Beer brewing supports commercial and employment bases, as well as industrial and farming concerns. If one wants beer one must support urban redevelopment and density – where people will gather to drink it – and farmland preservation – where people can grow the barley and hops.
Misfortune can bring fortune; Schlitz is the beer that made Milwaukee famous, quenching the thirsts of Chicagoans after the Great Fire destroyed most of ChiTown’s breweries.
Beer drinkers are hiring. Milwaukee’s breweries comprised a large percentage of the city’s and region’s employment base as well as helping in other ways. Some studies show that the brewing industry contributed to more than 40% of national tax revenues in the late 19th and early 20thcenturies.
The economic climate has not been good for retail sales in general. However, craft beer has held its own, even doing well in tough times. Many committed beer drinkers recognize that strong local beer gets one more bang for the buck; the higher alcohol content drives people from ‘lite’ beers.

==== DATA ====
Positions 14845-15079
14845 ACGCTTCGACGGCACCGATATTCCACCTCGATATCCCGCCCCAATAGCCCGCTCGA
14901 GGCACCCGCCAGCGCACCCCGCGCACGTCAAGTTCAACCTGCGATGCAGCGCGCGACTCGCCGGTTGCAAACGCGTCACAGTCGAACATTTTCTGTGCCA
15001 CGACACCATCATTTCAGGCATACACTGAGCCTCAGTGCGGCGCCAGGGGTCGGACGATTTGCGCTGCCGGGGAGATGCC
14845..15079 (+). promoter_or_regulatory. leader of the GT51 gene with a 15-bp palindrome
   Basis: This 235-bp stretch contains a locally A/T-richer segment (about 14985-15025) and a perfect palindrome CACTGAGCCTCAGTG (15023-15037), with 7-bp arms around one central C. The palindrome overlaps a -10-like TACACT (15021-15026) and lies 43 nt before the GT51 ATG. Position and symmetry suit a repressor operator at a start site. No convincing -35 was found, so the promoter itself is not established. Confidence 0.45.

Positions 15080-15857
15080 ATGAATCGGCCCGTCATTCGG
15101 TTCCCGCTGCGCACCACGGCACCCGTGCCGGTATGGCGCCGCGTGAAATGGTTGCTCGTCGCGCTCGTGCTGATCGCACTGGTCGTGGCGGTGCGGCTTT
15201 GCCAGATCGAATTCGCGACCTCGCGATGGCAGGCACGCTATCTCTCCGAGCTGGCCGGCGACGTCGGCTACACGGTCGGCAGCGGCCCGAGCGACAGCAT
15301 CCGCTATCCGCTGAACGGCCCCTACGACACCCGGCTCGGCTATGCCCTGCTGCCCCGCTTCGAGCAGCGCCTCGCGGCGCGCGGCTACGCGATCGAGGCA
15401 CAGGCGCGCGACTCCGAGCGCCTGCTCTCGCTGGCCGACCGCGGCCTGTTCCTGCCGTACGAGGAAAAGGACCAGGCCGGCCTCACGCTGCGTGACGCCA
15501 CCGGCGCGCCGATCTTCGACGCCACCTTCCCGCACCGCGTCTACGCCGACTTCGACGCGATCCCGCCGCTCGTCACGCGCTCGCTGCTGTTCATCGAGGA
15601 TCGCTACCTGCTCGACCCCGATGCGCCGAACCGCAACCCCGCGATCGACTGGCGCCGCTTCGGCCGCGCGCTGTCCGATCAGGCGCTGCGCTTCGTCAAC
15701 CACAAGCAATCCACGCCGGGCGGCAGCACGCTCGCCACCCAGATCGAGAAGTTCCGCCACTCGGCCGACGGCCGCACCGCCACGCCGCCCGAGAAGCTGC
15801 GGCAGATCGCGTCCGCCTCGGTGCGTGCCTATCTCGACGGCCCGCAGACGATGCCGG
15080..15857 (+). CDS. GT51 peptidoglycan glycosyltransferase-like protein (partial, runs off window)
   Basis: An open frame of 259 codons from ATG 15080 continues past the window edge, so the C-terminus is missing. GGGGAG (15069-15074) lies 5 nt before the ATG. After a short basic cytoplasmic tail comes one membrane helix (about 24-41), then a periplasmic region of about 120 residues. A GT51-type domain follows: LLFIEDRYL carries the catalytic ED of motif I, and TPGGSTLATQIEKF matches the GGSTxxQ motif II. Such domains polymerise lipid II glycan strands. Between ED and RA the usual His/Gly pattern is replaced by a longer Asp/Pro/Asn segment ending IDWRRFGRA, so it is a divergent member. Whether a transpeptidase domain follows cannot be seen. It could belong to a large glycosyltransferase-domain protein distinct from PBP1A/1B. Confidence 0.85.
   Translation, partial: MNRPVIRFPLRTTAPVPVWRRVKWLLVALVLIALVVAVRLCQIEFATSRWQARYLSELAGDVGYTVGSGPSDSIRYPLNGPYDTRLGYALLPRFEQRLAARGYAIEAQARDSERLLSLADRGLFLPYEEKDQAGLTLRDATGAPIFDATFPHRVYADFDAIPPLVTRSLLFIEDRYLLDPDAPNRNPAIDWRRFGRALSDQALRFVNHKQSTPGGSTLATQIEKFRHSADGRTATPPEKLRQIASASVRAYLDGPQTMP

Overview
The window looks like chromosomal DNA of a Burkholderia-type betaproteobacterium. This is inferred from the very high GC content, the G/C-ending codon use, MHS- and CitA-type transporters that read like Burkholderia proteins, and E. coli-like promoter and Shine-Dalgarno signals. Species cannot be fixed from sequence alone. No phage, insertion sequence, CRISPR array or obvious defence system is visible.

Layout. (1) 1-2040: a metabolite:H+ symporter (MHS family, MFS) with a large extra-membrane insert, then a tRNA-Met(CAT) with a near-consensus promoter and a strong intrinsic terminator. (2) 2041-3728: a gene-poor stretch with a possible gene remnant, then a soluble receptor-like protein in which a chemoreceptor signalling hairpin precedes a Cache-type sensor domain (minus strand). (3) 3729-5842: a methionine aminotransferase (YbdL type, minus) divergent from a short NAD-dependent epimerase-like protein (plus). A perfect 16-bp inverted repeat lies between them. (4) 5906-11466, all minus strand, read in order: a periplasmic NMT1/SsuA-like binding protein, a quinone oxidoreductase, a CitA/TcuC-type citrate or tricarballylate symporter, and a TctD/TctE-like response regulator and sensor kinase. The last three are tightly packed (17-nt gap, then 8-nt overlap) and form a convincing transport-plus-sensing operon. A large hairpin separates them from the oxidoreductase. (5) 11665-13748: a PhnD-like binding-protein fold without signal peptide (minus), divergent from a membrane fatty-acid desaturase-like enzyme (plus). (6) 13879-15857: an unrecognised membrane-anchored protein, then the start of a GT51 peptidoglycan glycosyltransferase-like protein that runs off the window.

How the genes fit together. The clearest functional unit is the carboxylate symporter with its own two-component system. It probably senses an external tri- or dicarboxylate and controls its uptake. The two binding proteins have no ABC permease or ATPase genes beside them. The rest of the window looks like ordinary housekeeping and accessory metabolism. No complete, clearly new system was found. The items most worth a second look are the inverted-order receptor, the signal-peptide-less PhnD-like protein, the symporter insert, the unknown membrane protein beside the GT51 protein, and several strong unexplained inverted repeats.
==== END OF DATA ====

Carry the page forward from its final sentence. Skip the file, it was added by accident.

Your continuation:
Climate change will have an effect on beer production; it will do so with all crop-based industries. It is possible U.S. breweries will need to import all of our nation’s barley from Canada and Russia in the coming days. Possibly worse than our dependence on foreign oil, our national beer production may be based on international relations.
Beer Brewing Fun Facts:
Ø Sq. ft. of barley crop required per pint of beer – 22.68 (a four pint session requires 9′ x 10′)
Ø Water required to brew one pint – 48 oz (quart and a half)
Ø Barrels produced per brewpub employee – ~33.333 barrels per staffer per year, or ~4,000 pints annually
Ø Brewing increases commercial and industrial tax bases
Ø Beer generates money for state and local government services – think fire and police protection as well as schools — through sales, use and liquor taxes